Why is Manhattan the “Little Apple?”


By Astrid Zeppenfeld

I have heard of The Big Apple, a.k.a. New York City. But admittedly, up until very recently, I had no idea where to find The Little Apple or what to discover when I got there. And it is quite something! The Little Apple is Manhattan, Kansas. “Well, it makes sense”, I thought. “The name is the same, it’s a little smaller than Manhattan, New York, so why not change big Manhattan’s nickname to match the – albeit smaller, but nonetheless bustling and exciting – Manhattan of the Midwest?” And then there is the historical connection, too. Some of Manhattan’s first settlers were pioneers who received financial assistance from New York investors. Those investors actually insisted on the name for the new community.

The Origin of the Flint Hills

When asked about Kansas as a state, many people with whom I spoke answered quickly, “Flat. Boring. Lots of fields and no people.” Which couldn’t be further from the truth! Sure, if you are just driving through Kansas, you don’t see many beautiful sights, and yes, highway 70 is pretty flat and boring. But so are other highways everywhere else. If you stop and explore Kansas a little, your perception of the state will surely change. So I started asking about Kansas as a destination. All of a sudden, people who had been there for either business or pleasure, started talking about the beautiful nature the state has to offer, especially the Flint Hills.

This region of rolling hills has very shallow soil, due to the limestone ledge underneath. Limestone contains chert, or “flint”. Chert is made up of mineral silica and presents itself as thin, narrow bands embedded in limestone. A little more history here: much of the Flint Hills’ ecosystem, which produces the densest coverage of intact 8-foot-tallgrass prairie in North America, dates back to the time when much of the continent was covered by water. This is because, in the beginning of time, all of the earth’s land was beneath one large ocean, and as a result, the limestone ledge formed in this particular region. With the limestone eroding over time, the flint, which is more resilient, remains; thus giving a fitting name to the rolling hills of Eastern Kansas and North Centra Oklahoma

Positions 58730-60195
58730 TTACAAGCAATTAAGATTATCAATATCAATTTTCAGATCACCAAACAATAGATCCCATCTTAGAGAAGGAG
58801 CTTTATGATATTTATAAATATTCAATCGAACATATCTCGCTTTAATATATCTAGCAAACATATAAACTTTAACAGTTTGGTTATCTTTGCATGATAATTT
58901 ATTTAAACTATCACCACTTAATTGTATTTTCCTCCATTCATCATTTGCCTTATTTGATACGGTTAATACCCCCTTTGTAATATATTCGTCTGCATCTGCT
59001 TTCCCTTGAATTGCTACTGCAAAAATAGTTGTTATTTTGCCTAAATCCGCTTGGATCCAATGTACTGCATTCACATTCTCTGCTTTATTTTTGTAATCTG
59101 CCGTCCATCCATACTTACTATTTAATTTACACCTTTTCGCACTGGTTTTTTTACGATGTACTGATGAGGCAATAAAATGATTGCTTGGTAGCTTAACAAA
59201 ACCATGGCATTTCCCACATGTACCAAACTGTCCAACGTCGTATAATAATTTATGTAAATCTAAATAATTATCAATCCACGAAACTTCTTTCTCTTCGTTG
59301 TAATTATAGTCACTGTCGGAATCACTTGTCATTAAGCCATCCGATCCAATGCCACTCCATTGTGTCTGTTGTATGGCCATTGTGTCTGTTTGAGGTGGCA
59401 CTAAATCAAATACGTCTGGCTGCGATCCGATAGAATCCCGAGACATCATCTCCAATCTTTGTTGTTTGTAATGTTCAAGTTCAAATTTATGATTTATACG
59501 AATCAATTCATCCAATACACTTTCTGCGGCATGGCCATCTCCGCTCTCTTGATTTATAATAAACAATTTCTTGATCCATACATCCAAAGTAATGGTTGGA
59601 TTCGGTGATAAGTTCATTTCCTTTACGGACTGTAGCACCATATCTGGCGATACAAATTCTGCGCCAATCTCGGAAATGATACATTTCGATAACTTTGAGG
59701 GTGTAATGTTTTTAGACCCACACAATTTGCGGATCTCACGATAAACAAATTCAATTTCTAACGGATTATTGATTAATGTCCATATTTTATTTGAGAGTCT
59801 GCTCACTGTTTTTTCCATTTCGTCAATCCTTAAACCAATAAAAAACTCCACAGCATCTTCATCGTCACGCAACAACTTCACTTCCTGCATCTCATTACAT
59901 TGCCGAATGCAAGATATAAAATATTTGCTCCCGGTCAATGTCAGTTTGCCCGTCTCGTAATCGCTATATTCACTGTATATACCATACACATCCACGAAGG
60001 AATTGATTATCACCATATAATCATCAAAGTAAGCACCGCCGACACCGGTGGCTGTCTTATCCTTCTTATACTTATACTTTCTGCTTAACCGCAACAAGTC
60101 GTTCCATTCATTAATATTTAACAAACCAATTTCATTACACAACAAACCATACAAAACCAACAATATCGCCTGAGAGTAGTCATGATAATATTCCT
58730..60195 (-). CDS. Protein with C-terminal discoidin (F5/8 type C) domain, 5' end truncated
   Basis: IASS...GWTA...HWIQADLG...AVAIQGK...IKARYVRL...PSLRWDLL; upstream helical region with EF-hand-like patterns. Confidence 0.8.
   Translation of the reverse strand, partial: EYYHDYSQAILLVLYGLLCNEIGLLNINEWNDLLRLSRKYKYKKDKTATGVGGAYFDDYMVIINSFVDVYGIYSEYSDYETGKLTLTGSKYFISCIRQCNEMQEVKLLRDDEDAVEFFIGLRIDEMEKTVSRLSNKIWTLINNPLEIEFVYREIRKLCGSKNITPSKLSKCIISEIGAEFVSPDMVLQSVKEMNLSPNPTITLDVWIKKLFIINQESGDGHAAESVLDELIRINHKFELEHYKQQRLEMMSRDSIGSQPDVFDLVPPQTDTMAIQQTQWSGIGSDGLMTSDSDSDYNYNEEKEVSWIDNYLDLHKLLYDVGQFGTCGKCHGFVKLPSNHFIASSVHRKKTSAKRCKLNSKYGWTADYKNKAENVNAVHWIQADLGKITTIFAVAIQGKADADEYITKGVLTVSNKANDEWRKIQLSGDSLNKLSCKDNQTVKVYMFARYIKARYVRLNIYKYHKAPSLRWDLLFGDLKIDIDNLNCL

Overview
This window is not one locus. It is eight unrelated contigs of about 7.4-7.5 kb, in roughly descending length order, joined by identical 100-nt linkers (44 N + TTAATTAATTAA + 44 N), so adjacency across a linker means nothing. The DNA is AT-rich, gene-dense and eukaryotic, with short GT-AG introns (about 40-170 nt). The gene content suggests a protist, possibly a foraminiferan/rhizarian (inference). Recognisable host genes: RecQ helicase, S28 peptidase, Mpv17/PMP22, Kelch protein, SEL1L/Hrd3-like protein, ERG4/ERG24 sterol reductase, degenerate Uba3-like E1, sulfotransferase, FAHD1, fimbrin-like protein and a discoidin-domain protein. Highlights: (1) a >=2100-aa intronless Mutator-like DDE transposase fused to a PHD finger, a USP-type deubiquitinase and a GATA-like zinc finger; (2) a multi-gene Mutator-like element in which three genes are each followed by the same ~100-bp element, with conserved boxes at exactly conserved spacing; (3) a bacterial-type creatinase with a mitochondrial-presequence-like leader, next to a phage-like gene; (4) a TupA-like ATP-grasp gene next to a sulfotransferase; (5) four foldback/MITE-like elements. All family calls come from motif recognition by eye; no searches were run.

Meetings in Manhattan

Manhattan is in the center of the Flint Hills, and the Flint Hills Discovery Center tells the story of the significance of this landform. This must-see attraction provides a sensory experience by making you experience the burning of the prairie — offering sensations like feeling the winds that distribute the ashes from the burning of the prairie as those land softly on your skin or give you chills with snowflakes and ice storms. There, you can learn about the Flint Hills’ dedication to the root system, the Native Americans settlers, the importance of farming and ranching in that area, as well as the resulting growth of the region with cattle towns. If you decide to bring your children, they will be thrilled to find out more about the culture of being a cowboy or how to be an auctioneer.

Even if you are only in town for business but would like to visit it, the Flint Hills Discovery Center is centrally located. It’s a short walk from Poyntz Ave, the main street downtown. It anchors Manhattan’s meeting district, where you’ll find the Hilton Garden Inn/Manhattan Conference Center.